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football player-turned western actor
Lafayette H. Russell was born in Paola, Kansas, on May 31, 1905, and grew up in Coffeyville, Kansas. He attended Missouri Military Academy in Mexico, Missouri, where he was an All-State football player, and where he earned the nickname "Reb" (short for "Rebel"); he graduated in 1924. A star running back at the University of Nebraska in 1928, Russell made the All-Big Six Team. He transferred to Northwestern Univeristy as a fullback in 1929, but was not eligible to play there until after the 1930 season started. In the 17 games he ultimately played in, Russell averaged six yards per carry and helped his team earn a total of 320 points (versus just 76 for their opponents). He was named an All-American in 1930, and played in the East-West Shrine Bowl in 1932 (for the East). His professional football career began and ended in 1933, when he played for the New York Giants -- 32 rushes for 96 yards; 2 receptions for 32 yards -- and then the Philadelphia Eagles.
Russell's football career ended because in 1932 he was asked to appear in the movie The All-American. Although he had majored in physical education while in college in hopes of becoming a coach, his first foray into acting interested him enough that he opted to go into movies instead. Between 1934 and 1935 he appeared in ten or so low-budget B-grade westerns and gained a minor reputation as an accomplished horse rider who could also do many of his own stunts. He never achieved anywhere near star status, however, and by 1936 had left the movie business. After touring with his horse Rebel in two different circuses for a few years, Russell retired from show business altogether.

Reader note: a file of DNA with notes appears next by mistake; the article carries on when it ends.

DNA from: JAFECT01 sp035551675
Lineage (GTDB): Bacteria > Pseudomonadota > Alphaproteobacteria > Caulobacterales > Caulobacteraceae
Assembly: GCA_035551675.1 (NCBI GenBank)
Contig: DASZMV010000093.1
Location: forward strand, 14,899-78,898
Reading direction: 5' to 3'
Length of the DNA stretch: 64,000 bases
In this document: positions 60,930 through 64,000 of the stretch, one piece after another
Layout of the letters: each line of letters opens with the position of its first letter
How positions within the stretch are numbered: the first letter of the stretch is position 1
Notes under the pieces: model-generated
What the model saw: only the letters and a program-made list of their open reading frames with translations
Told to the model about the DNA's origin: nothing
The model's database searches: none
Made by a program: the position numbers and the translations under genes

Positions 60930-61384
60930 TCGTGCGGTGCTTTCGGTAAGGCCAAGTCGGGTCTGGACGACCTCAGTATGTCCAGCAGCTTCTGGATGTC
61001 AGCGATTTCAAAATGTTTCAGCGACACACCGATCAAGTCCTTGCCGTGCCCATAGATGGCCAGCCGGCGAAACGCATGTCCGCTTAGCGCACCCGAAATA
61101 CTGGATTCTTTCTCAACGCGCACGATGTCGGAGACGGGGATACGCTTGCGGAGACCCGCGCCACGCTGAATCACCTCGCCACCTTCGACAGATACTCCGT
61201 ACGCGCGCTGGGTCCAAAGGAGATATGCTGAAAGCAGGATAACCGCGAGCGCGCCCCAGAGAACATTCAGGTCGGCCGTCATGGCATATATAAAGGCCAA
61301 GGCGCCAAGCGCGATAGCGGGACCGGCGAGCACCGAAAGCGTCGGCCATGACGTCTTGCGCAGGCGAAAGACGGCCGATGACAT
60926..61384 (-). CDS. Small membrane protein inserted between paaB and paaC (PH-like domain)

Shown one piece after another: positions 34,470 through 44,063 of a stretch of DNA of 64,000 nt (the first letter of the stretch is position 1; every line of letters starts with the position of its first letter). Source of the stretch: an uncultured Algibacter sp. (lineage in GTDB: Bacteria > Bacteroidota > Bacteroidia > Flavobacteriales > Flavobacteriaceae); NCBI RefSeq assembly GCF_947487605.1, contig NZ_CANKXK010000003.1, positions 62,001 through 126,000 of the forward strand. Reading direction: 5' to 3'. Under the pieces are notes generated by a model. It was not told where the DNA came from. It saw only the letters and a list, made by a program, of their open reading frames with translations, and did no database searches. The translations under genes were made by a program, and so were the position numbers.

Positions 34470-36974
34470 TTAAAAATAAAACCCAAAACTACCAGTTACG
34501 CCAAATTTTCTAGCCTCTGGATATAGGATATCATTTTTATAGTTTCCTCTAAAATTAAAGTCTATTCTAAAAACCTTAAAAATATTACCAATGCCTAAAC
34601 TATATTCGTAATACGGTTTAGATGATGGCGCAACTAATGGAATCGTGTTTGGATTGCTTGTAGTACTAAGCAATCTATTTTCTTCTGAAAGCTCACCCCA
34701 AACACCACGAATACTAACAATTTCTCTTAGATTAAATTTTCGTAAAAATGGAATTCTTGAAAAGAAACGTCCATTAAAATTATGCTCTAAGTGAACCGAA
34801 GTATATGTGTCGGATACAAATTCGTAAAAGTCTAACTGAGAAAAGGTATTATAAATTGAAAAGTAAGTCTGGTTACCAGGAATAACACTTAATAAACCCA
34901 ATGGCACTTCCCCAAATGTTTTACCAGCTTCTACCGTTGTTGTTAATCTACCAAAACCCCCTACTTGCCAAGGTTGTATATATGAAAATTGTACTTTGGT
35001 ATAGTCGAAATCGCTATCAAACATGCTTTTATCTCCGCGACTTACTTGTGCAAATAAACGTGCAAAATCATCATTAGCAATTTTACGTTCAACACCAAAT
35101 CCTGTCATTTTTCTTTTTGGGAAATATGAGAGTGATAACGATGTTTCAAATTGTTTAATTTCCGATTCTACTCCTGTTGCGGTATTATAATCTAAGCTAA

Russell returned to Coffeyville in the early 1940's and took up ranching. He married Julia Stephens in 1943, and the couple ultimately raised one son and one daughter. After developing a plan for high-yield agriculture, he spent much of the 1960's lecturing on his approach to farming. In 1964 he won the Democratic nomination for the U.S. House of Representatives, but lost to the incumbent in the general election.
Lafayette "Reb" Russell died of a heart attack on March 16, 1978, and is buried in the Coffeyville Cemetery.
Fighting to Live (1934)
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This page was last updated on 09/24/2017.